When it comes to working with a curriculum like Shurley English, following the prescribed teaching scripts and sequence of language arts concepts is the key to student success.  The authors of the curriculum are experts with numerous years of creation and implementation of their “grammar and writing recipe” in their own classrooms as well as classrooms around the world.  The detailed teaching scripts were designed with teacher success in mind and to ensure consistency across grade levels.  Let’s be honest, grammar and writing are not the easiest subjects to teach, but back in the day, this curriculum used to be called The Shurley Method-English Made Easy…and that’s no joke!   If you keep it simple and follow the teaching scripts, teaching grammar and writing is EASY! 

Here are a few reasons to “stick to the script:”

*Accountability: Your administrators can trust that you’re teaching Shurley English with fidelity.  There’s no reason to re-invent the wheel!

*Consistency: You won’t have to fill in the gaps or worry about playing catch-up with students who learned a different way to recite the Question & Answer Flow in a previous grade level.

*Time Management: The lessons are created for you!  You don’t have to spend extra time or effort worrying about explaining the hard concepts in Language Arts. (direct objects, object compliment nouns, natural and inverted word order, complex sentences, clauses, five-paragraph persuasive essays, etc.)

Here’s the bottom line, Shurley English is a proven method that works!  Want to learn more? Please go to our website and request online samples of our Shurley English digital edition.

Study Skills: Developing good habits that last a lifetime

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I simply cannot wait until spring to get my home and office in order; my brain won’t allow it!  Both of these spaces need a major overhaul.  (Trust me!  With four grown-ups and a grandchild in the house, I often feel like I need professional help from someone like Marie Kondo.)

For me, the process of organization begins with sorting all the stuff that needs to be put away or filed.   Since I know that I’m the one that will have to retrieve the items later, I have to do the job all by myself!  Yes, I have designated storage areas for things like tax receipts, important documents, Christmas decorations, and so on and so forth.  It just seems as though I delay putting this stuff away until I can’t stand to see it any longer!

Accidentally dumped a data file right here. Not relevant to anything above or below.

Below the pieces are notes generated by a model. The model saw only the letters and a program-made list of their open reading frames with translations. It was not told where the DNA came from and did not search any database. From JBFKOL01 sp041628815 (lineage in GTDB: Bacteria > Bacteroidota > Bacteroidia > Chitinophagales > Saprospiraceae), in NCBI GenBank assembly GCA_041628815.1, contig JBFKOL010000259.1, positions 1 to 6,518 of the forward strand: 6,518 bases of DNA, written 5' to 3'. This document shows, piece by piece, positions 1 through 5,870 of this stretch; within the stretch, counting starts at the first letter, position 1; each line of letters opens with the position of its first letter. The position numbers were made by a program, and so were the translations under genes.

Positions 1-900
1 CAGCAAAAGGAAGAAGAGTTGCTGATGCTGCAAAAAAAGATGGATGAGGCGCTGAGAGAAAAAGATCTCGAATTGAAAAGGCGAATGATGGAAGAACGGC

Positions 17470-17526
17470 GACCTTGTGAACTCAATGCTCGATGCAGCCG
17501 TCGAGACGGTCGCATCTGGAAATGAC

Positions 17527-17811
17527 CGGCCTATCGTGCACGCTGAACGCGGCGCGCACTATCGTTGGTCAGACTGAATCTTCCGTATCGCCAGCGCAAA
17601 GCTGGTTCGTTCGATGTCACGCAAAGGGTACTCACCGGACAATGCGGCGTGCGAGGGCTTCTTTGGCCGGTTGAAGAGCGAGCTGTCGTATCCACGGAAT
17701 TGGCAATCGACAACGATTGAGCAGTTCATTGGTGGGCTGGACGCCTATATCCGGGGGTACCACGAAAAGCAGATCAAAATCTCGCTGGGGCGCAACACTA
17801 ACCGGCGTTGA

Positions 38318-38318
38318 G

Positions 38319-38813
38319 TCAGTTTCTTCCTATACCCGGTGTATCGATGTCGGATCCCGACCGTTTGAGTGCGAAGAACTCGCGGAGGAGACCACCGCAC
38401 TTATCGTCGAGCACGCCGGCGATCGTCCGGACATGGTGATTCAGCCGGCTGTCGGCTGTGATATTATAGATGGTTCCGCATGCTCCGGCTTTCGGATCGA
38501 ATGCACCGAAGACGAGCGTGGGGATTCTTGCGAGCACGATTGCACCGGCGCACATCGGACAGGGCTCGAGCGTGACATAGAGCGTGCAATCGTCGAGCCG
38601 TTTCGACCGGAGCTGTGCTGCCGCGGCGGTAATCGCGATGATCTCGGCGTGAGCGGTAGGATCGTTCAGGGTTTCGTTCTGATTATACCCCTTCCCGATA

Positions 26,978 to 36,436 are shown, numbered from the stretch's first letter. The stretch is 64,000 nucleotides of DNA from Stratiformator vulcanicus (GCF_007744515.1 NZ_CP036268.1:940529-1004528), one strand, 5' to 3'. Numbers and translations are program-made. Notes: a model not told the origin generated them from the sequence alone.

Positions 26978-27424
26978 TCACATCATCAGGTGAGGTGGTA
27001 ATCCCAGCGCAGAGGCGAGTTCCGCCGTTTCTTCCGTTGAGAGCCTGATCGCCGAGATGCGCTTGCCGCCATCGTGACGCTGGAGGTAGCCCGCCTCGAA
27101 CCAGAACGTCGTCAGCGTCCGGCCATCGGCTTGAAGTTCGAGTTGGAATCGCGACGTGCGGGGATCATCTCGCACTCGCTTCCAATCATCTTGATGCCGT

Even though I dread the time it takes to get organized, for some strange reason, I wind up feeling greatly satisfied when everything is tucked away and in its place.  These feelings remind me of the Shurley English Study Skills lessons centered on a character named Quigley.  Quigley is a guy that seems to learn life lessons the hard way, and I can personally relate to the stories used to describe him when he is disorganized and when he’s not.

The Study Skills lessons focus on the steps Quigley must learn to get organized, listen, and use his time wisely.  (There is even a Study Skills Jingle to help Quigley on his journey!) These lessons teach important life skills and are applicable to everyone, including me!  Here’s a glimpse at what’s involved…

How to Get Organized: 

1. Write it down! Keep an assignment notebook to record assignments, page numbers and due dates.

2. Put it away! When you put things away, always put them in the same place.  If you know where something goes before you put it away, you will already know where it is when you need it again.

3. Organize your space! Each time you put something in your desk, backpack, or locker, put it exactly where it goes.  Avoid “stuffing” things in at random.  Start today by having a complete clean-out and fix-up.

4. Divide and conquer! Keep each subject in a separate folder so that you can find papers easily.  Put all folders and notebooks on one side of your desk, and put all textbooks on the other side.  Small items should be kept in the front in a zippered bag.

5. Keep it up! Staying organized is easy if you take just a few minutes every day to reorganize.  If you don’t do it every day, you will get unorganized in no time.

 

How to Become a Better Listener:

1. Listen carefully! Look directly at the speaker.  Listen to every word, and focus your mind on what the speaker is saying.  Don’t fidget.  Hearing happens in your ears, but listening happens in your brain.

2. Think about it! Think about what the speaker is saying.  Does it make sense?  Do you agree or disagree with the speaker’s opinion?  Can you repeat what the speaker said, but in your own words?

3.  Ask questions! Try to understand what the speaker is saying.  When the speaker says something you don’t understand, raise your hand and ask the speaker to explain.

4. Write it down! Write down anything that you think you might forget.  Write down important information like dates, times, addresses, and so on.  Also, write down questions to ask the speaker.

How to Use Your Time Wisely:

1. Plan ahead! If you know you won’t have time to do something later, do it now!  If you don’t have time now, plan to do it at a definite time, not just “later.”

2. Prioritize! “Prioritize” is just a fancy word that means “do the most important thing first.”  When that is finished, do the next most important thing.

3. Make a schedule! Write down all of the things you have to do.  Write down the time and the day you will do them.  Check things off as you finish them.